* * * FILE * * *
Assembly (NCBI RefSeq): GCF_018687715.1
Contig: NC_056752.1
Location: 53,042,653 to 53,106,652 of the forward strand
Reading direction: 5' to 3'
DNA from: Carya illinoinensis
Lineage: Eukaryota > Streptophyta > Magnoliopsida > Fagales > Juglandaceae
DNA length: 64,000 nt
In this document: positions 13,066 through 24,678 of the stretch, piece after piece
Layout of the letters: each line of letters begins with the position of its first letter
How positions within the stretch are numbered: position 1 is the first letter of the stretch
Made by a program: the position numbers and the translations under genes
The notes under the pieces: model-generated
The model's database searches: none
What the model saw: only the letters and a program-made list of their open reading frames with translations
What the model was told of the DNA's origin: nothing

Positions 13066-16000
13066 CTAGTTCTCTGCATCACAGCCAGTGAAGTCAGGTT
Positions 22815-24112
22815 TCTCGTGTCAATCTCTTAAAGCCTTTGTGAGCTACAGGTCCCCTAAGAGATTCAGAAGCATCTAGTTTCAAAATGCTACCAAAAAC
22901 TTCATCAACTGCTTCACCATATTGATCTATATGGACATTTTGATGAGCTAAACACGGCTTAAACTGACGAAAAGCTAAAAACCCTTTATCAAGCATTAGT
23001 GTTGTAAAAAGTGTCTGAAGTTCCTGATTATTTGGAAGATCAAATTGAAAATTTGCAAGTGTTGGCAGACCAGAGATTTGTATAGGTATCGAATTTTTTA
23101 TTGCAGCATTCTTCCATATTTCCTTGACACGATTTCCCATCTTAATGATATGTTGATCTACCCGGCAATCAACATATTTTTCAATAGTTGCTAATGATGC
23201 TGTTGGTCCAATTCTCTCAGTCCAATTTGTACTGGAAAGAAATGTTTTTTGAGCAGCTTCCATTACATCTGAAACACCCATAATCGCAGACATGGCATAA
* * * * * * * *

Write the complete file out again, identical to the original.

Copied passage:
Assembly (NCBI RefSeq): GCF_018687715.1
Contig: NC_056752.1
Location: 53,042,653 to 53,106,652 of the forward strand
Reading direction: 5' to 3'
DNA from: Carya illinoinensis
Lineage: Eukaryota > Streptophyta > Magnoliopsida > Fagales > Juglandaceae
DNA length: 64,000 nt
In this document: positions 13,066 through 24,678 of the stretch, piece after piece
Layout of the letters: each line of letters begins with the position of its first letter
How positions within the stretch are numbered: position 1 is the first letter of the stretch
Made by a program: the position numbers and the translations under genes
The notes under the pieces: model-generated
The model's database searches: none
What the model saw: only the letters and a program-made list of their open reading frames with translations
What the model was told of the DNA's origin: nothing

Positions 13066-16000
13066 CTAGTTCTCTGCATCACAGCCAGTGAAGTCAGGTT
Positions 22815-24112
22815 TCTCGTGTCAATCTCTTAAAGCCTTTGTGAGCTACAGGTCCCCTAAGAGATTCAGAAGCATCTAGTTTCAAAATGCTACCAAAAAC
22901 TTCATCAACTGCTTCACCATATTGATCTATATGGACATTTTGATGAGCTAAACACGGCTTAAACTGACGAAAAGCTAAAAACCCTTTATCAAGCATTAGT
23001 GTTGTAAAAAGTGTCTGAAGTTCCTGATTATTTGGAAGATCAAATTGAAAATTTGCAAGTGTTGGCAGACCAGAGATTTGTATAGGTATCGAATTTTTTA
23101 TTGCAGCATTCTTCCATATTTCCTTGACACGATTTCCCATCTTAATGATATGTTGATCTACCCGGCAATCAACATATTTTTCAATAGTTGCTAATGATGC
23201 TGTTGGTCCAATTCTCTCAGTCCAATTTGTACTGGAAAGAAATGTTTTTTGAGCAGCTTCCATTACATCTGAAACACCCATAATCGCAGACATGGCATAA